Institute for the Study of European Laws
The Institute for the Study of European laws (ISEL) is a leading centre for research and teaching on European law and policy.
ISEL provides an expert insight into the latest EU law developments and is proud to house a team of internationally renowned researchers and doctoral researchers, including Professor Panos Koutrakos, Professor Elaine Fahey , Professor Daniel Wilsher, Professor Philippa Watson and former Professor Sir Alan Dashwood QC.
ISEL researchers are the authors of leading research and they actively contribute to excellent scholarship, practice, Government and professional activities by making high-level contributions as to the legal, political and economic development of the EU and the relationship of the UK with the EU.
ISEL researchers also teach across a range of programmes at The City Law School’s undergraduate, postgraduate and professional practice programmes.
- To shape cutting-edge research in European law
- To convene an engaging public events programme to debate European law and policy
- To provide expert analysis for practitioners and policy-makers across Europe
- To develop the next generation of researchers in European law through research led teaching and PhD supervision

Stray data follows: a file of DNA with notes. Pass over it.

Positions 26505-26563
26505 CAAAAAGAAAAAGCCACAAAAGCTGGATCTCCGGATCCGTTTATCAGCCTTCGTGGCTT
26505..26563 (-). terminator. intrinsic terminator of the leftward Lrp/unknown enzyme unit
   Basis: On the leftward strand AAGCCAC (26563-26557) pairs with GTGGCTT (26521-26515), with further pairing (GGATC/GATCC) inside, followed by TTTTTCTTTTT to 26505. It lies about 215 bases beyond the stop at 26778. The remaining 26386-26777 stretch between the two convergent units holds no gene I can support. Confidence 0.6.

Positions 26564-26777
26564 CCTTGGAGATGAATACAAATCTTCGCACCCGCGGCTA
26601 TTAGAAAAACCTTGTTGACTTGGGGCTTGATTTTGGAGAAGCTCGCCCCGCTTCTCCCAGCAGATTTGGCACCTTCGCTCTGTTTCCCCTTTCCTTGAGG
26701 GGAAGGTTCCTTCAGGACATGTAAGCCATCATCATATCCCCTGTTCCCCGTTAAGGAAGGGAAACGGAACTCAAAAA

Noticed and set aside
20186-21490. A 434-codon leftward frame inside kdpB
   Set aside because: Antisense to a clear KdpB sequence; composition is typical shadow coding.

Our experts specialise in:
- EU constitutional and administrative law
- EU internal market law
- EU trade and investment law
- EU competition law and policy
- EU external relations
- EU law and global governance
- European human rights law & citizenship
- Area of Freedom, Security and Justice (AFSJ)
- Migration law
- Media and intellectual property law
- Transport law and regulation
Our scholars are interested in interdisciplinary collaborations and welcome opportunities for co-operation with experts in the academy and in practice. Our Visiting Fellows Scheme will be re-opening in 2020, further details will be announced in due course.
City Law School Staff
Dr Tawhida Ahmed is a Reader in Law and Associate Dean (Research) at The City Law School. Her research interests are in EU law and human rights, specializing in minority rights protection.